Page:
Plastic Free July: Why Millions of People are Reducing Their Plastic Waste

Plastic Free July: Why Millions of People are Reducing Their Plastic Waste

Plastic Free July: Why Millions of People are Reducing Their Plastic Waste

There are still 10 days left of Plastic Free July! If you have yet to pass on plastic, it’s not too late! Here are 10 clever ways you can reduce your plastic use in 10 days:

1. Shop secondhand
From clothing and toys to electric gadgets and home décor – nearly all of it comes in (or is made from) some form of plastic packaging when purchased brand new. They also come with a hefty carbon footprint. Instead, head to a local thrift store to find secondhand items in need of a home. Thrifting is great for hunting for home goods, shopping for gifts and acquiring items for do-it-yourself projects. Bonus points if you bring your own reusable tote bags!

Not into the thrill of the hunt? Check out apps such as Facebook Marketplace and OfferUp to find pre-loved items. By purchasing secondhand, you’re voting with your dollar to create less of a demand for new, plastic-based items and preventing used items from ending up in the landfill.

2. Buy in bulk
Save hugely on both plastic and paper packaging by buying in bulk. This goes for dried fruits, spices, herbs, flours, beans, quinoa, rice, nuts, seeds, grains, granola, nut butters and so much more. Bring empty glass jars (thrift ‘em or use empty tomato sauce jars, etc.) and reusable bags to gather the goods!

While some large grocery store chains and smaller local markets offer a wide bulk selection, everyday bulk items aren’t always abundantly available. Try to find a zero-waste store by you that offers liquids in bulk as well – you can often find olive oil, shampoos, conditioners, castile soap, detergents and powdered essentials, such as baking soda, dishwasher powder, laundry powder and more.

A huge reason why our Chocolate Magic and Vanilla Magic protein powders come in one bulk size (nearly 2 lbs.) and in stand-up pouches is to reduce space when shipping, allowing for less packaging compared to the size needed to ship large plastic tubs.

3. Say bye to microbeads
So many home care and beauty products are infused with microbeads. The claims are that they’re beneficial for scrubbing surfaces and clothing, and exfoliating skin. Unfortunately, these beads are often made from plastic, which, in our opinion, doesn’t really serve a purpose in a clean beauty or natural home care routine. Avoid anything with “polyethylene” listed as an ingredient.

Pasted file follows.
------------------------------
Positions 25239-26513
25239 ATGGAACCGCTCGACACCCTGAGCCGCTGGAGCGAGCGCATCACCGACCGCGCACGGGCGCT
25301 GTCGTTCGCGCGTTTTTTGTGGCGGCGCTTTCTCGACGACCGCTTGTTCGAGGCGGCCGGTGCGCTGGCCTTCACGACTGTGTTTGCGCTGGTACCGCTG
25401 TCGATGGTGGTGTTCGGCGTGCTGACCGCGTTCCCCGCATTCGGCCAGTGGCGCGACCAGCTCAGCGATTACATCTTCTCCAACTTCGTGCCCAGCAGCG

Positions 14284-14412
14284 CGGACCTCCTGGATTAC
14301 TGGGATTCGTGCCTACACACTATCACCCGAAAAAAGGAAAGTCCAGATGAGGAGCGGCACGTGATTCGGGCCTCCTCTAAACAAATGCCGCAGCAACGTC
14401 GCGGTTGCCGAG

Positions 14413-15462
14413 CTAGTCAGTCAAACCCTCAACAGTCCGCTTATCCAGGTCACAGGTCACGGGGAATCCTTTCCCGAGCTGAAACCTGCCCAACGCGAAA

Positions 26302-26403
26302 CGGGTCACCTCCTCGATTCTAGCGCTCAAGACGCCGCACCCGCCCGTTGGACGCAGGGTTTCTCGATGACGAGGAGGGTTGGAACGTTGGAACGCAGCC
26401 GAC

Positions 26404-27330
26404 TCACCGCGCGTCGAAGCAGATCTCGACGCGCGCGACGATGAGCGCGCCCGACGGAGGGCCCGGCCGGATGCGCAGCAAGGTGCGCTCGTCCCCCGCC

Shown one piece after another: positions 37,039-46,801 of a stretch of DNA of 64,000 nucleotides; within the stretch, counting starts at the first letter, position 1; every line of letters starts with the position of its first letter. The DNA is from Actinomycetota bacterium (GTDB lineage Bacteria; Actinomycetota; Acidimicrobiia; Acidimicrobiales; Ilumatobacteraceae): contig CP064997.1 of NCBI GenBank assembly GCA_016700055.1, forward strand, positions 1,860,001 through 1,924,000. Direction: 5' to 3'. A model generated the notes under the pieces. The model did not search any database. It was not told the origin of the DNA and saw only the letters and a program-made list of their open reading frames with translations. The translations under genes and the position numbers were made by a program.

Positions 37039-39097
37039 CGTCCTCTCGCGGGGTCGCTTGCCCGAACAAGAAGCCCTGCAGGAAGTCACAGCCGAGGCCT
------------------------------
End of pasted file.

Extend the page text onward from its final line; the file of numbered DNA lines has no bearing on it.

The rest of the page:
Check your household cleaners and beauty product labels to see if these toxic microplastic beads are lurking in your daily items. If so, consider replacing these conventional products with pure, natural alternatives free of plastic-derived ingredients. Remember, just like avoiding “natural flavors,” in packaged food, it’s important to avoid beauty and home products that claim to be natural without true ingredient transparency. 

4. Pack utensils
No need to by new, fancy-shmancy bamboo “travel” utensils. You’ve already got a set in your kitchen, don’t ya!? Roll a fork, spoon and butter knife in a cloth napkin and toss in your bag. Use at social gatherings, events and eateries where plastic utensils are the only option. Take it to the next level by packing a reusable straw!

5. Inspire brands to do better
There are so many great products out there that are packaged in plastic. Why? We don’t know. But it’s more important than ever to use your voice. Brands listen to consumers. Contact companies via email and phone. Send them a direct message on Instagram to hit the trifecta! Ask and you shall receive. That’s why many natural deodorant brands swapped their plastic tubes for paper ones in recent years. You can inspire innovation!

6. Make sensible swaps
Once you’re finished using the plastic-based personal products you currently have, replace them with their eco-friendly, non-plastic counterparts. Check out bamboo toothbrushes, biodegradable floss, compostable bandages, shampoo and conditioner bars, stainless steel razors, unpaper towels… the list goes on.

If you’re stumped on how to replace an everyday plastic item, send us a DM on Instagram and we’ll happily point you in the right direction. Reusable garbage pail liners exist – we’re totally here for them – and we want to share more ideas like this with you!

7. Cart your containers
Eating out? You’re bound to have leftovers. Bring your own containers to pack them up. Opt for the sleek stainless steel variety, or use what you already have. Glass jars and cleaned out takeaway containers both make great food storage vessels. 

8. Become a DIY pro
Use your bulk items to make your own household and personal care cleaners, including detergents, various soaps, stain removers and more.

9. Settle on bar soaps
Think sharing bar soaps is less sanitary than sharing bottles of liquid soap? Think again. A bar of soap is rinsed after each use. The plastic bottle pump? Eh, not so much. In fact, that pump is accumulating germs. No thanks! We love gentle bar soaps, such as Dr. Bronner’s, Ethique and Pacha Soap Co.

10. Prefer powder over paste
While there are a few great natural toothpastes that come in recyclable tubes on the market, it’s still not quite mainstream yet. And wouldn’t it be great to avoid having to recycle something altogether? Especially since many curbside recycling programs can be, well, rather sketchy. Instead, opt for toothpaste tabs or toothpaste powder (you can even make your own!).

By Elyssa Eaton

Elyssa is a plant-based health and wellness enthusiast, and 200-hour registered yoga teacher, who spends most of her time slicing, dicing, blending and munching on colorful fruits and veggies. Inspired by a zero-waste lifestyle, Elyssa is often found out and about with a mason jar, glass straw and bamboo utensils in tow. If you’re into smoothie bowls and rainbow salads, check her out on Instagram @elyssaeatonfresh.